Hassan, Wajid and Su, Fenghuan and Liu, Weiming and Hassan, Javed and Hassan, Muzammil and Bazai, Nazir Ahmed and Wang, Hao and Yang, Zewen and Garcia-Castellanos, Daniel, Impact of Glacier Changes and Permafrost Distribution on Debris Flows in Badswat and Shishkat Catchments, Northern Pakistan. Available at SSRN: https://ssrn.com/abstract=4204639


Knowledge of glacier changes and associated hazards is of great importance for the safety of the population and infrastructure in the mountainous region of High Mountain Asia. In this study, we assessed the impact of variations in glacier velocity, glacier surface elevation change, meteorological variables, and permafrost distribution on debris flows in Badswat and Shishkat catchments. In Badswat catchment, a debris flow initiated from the former glacial moraine on 17 July 2018. In Shishkat catchment, debris flows usually occur during summer months when air temperatures are highest. We conducted in-depth analyses of long-term in situ meteorological data, field evidence, and satellite images. We applied feature and offset tracking techniques to high-resolution optical and radar images from Landsat, Planet and Synthetic Aperture Radar during 2013–2019 to estimate glacier velocities. We used geodetic methods to estimate glacier surface elevation change. We analyzed the associations between debris flow occurrence, permafrost distribution, and the variations in the 0°C isotherm. Between 1995 and 2019, the increase in temperatures in July is statistically significant for most low- and high-elevation meteorological stations. In Badswat and Shishkat catchments, permafrost is distributed over most of the catchment area and in the debris flow source areas. In Badswat catchment, no significant variations in glacier velocity and elevation change were observed over the study period; however, all three glaciers showed slightly higher velocity toward the terminus during the debris flow events. The debris flow in Badswat catchment damaged infrastructure and blocked the Immit River. The lake created by the blockage of the river inundated 34 houses, a community hall, agricultural land, and other infrastructure such as roads and businesses. Glacier dynamics and seasonal changes in temperature in the permafrost zone could have contributed to debris flow initiation. Our results show that climate and cryosphere change pose significant threats to the population in the region. Monitoring climate and cryosphere change can contribute toward the improvement of disaster risk reduction and mitigation policies.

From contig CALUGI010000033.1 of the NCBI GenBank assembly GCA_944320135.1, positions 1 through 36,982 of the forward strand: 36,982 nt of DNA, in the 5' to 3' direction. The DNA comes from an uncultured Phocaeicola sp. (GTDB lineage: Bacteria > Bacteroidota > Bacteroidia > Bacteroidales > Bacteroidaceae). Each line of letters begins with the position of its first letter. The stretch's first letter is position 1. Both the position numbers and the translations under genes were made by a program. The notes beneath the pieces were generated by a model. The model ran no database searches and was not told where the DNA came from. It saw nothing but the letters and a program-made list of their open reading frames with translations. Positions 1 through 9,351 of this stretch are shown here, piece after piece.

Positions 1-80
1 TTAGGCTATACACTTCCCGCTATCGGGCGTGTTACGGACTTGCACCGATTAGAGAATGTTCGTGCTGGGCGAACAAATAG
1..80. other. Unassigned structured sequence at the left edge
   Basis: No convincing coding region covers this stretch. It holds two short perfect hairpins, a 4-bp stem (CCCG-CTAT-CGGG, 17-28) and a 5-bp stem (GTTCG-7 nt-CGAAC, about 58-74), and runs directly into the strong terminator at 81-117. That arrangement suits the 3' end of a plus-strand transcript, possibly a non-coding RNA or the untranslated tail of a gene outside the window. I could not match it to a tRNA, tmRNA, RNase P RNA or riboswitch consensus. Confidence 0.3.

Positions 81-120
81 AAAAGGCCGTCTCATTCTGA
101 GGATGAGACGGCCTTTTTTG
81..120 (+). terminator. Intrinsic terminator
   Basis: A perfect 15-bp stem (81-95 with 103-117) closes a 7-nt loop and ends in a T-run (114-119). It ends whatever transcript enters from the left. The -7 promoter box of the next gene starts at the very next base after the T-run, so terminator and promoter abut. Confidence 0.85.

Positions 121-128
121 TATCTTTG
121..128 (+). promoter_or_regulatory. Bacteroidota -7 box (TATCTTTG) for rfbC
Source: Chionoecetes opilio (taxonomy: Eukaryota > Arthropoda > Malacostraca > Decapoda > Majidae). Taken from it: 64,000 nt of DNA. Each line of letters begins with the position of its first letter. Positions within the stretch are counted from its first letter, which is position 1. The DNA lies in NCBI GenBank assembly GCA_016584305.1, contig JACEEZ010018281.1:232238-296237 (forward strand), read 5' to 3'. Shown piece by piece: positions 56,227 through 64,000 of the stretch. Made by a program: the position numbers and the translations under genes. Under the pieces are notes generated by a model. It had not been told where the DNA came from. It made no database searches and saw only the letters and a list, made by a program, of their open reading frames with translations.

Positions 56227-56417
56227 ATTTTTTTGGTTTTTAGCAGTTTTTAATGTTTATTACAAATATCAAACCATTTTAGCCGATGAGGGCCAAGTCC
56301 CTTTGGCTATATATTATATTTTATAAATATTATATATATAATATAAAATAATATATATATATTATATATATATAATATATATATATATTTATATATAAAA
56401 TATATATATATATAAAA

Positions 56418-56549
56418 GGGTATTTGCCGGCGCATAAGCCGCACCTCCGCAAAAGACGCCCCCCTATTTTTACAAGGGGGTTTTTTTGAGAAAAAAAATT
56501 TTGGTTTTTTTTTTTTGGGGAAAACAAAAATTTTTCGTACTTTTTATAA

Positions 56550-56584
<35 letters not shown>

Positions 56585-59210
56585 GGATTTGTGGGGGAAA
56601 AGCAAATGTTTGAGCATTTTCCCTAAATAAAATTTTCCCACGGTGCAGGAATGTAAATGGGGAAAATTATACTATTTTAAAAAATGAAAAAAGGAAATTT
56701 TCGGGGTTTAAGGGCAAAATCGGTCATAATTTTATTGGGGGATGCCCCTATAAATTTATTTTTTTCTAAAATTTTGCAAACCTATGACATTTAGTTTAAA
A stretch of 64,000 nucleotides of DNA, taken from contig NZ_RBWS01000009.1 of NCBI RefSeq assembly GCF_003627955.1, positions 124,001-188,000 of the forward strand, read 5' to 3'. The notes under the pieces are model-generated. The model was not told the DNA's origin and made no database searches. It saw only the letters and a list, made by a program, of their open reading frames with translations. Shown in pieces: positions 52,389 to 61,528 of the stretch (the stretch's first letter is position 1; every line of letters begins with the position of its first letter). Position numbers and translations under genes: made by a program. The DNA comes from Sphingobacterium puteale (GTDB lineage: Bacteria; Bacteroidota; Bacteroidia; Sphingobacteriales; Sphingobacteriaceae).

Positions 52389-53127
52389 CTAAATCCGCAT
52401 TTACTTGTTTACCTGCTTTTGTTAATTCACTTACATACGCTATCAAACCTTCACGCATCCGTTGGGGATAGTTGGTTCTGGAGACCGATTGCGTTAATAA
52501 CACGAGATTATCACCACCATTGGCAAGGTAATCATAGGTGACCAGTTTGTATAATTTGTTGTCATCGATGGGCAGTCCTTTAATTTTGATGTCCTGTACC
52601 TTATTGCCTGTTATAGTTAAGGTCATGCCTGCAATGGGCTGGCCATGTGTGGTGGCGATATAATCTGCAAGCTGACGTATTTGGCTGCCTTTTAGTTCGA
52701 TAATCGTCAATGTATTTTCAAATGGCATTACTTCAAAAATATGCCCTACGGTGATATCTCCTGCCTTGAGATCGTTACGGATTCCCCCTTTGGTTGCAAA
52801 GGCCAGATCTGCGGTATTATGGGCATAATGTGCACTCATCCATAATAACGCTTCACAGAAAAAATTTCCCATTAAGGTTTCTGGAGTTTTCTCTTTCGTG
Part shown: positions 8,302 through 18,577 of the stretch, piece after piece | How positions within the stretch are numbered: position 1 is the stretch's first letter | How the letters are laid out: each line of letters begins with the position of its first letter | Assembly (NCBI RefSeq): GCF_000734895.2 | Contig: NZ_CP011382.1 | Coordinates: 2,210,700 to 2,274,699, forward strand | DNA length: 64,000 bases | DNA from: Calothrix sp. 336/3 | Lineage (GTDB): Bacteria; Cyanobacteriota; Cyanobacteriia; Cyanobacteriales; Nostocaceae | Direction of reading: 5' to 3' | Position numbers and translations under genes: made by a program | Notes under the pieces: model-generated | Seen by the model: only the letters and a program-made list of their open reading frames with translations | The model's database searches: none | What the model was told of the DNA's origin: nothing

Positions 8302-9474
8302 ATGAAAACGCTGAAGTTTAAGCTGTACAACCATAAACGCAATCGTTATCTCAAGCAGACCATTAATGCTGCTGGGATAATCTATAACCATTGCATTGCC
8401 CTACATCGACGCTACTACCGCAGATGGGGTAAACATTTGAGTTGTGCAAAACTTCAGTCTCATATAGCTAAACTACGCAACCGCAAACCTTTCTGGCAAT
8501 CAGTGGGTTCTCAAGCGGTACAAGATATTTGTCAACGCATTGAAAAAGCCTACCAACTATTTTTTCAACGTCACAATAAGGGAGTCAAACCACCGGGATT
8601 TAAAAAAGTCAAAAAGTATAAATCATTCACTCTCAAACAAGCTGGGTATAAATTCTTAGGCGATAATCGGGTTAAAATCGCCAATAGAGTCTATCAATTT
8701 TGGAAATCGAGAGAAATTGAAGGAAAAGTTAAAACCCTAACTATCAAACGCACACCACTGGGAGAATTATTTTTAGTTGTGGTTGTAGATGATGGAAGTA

Original article

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